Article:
Charitable Solicitations and Gaming

New Donation Bin Law Goes Into Effect July 1, 2015

Effective July 1, 2015, specific labeling guidelines are required for non-profit organizations, for-profit organizations and professional solicitors operating donation bins in Tennessee, which provide donors with multiple ways to contact the organization(s) that are collecting donations. The law also requires that bin operators get notarized permission for placement from property owners and leaseholders. Each bin must be emptied every two weeks, and any items left outside must be removed within 24 hours. Failure to comply means the bin itself must be removed. Violators could face a civil penalty. A copy of the new law, Public Chapter Number 221, which amends Tennessee Code Annotated § 48-101-513 can be found at: People can now snap a photo of any donation bin in Tennessee, and post it to Twitter, Facebook or Instagram using the hashtag “#BinCheck” as a way to report a bin in question to the Division of Charitable Solicitations and Gaming. Posts should also include the bin’s approximate location, including city, county and business it may be near. The public can always call the division at (615) 741-2555 or go to for more information.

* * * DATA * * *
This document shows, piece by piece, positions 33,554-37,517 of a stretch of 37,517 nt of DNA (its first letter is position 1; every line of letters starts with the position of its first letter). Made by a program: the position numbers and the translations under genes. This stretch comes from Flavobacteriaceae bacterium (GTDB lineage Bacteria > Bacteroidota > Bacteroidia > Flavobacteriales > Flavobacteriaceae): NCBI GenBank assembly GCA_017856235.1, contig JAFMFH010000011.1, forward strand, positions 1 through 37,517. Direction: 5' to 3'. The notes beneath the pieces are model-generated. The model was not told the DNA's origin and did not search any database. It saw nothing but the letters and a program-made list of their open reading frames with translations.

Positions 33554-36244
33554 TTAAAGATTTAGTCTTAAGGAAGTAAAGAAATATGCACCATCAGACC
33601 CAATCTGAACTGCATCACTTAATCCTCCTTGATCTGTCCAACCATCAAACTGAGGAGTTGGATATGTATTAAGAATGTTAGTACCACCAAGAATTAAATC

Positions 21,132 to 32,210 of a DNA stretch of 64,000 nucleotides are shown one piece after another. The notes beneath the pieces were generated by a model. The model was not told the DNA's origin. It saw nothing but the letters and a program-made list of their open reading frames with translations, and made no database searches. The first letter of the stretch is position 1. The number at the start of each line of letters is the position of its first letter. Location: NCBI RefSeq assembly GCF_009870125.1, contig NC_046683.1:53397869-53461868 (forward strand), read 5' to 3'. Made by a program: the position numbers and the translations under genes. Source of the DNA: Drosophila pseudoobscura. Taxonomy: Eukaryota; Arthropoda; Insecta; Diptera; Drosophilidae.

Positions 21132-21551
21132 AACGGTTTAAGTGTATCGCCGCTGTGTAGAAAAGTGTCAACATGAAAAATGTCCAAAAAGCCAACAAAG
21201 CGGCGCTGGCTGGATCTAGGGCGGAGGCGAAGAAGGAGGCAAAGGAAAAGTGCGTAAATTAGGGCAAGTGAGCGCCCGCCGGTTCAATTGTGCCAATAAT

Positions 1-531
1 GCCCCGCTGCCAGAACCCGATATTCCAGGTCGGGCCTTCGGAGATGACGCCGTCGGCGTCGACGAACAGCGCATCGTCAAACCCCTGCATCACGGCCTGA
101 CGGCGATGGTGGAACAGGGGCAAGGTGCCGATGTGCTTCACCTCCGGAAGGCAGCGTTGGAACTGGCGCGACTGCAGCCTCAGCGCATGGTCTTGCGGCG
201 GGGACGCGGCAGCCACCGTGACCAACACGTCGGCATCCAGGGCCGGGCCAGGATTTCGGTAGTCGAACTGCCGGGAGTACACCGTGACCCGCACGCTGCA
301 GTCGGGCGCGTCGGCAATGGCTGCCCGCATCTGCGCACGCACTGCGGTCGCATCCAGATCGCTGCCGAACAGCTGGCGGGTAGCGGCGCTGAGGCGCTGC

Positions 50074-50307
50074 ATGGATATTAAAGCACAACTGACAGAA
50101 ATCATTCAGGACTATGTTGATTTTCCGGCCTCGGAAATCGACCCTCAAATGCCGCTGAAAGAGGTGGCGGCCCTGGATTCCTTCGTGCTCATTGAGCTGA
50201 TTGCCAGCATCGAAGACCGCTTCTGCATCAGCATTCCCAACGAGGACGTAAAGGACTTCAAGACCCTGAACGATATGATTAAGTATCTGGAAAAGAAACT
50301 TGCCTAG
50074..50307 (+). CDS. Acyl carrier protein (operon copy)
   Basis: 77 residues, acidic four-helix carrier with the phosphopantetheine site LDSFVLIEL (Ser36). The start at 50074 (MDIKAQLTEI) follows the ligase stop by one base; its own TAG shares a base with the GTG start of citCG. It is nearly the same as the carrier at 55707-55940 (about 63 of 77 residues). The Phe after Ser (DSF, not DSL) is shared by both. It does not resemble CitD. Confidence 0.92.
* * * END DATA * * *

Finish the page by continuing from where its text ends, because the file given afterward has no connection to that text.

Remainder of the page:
Secretary Hargett Announces Fake Cancer Charities Shutdown, Leader Agrees to Lifetime Ban

Tennessee Secretary of State Tre Hargett, Tennessee Attorney General Herbert H. Slatery, III, along with the Federal Trade Commission and agencies from all 50 states obtained a permanent injunction to dissolve two nationwide sham cancer charities and ban their president from profiting from any future charity fundraising. Cancer Fund of America Inc. (CFA), Cancer Support Services Inc. (CSS) and their leader, James Reynolds, Sr., agreed to settle charges that CFA and CSS claimed to help cancer patients, but spent the overwhelming majority of donations on their operators, families, friends and fundraisers. More here:

Secretary Hargett Announces Federal Suit Against Four Sham Cancer Charities

Tennessee Secretary of State Tre Hargett, Tennessee Attorney General Herbert H. Slatery, III, together with state law enforcement partners in every other state in the nation, the District of Columbia, and the Federal Trade Commission, have jointly filed a federal lawsuit against four phony cancer charities and their operators with strong roots in East Tennessee, who allegedly scammed more than $187 million from consumers throughout the country.


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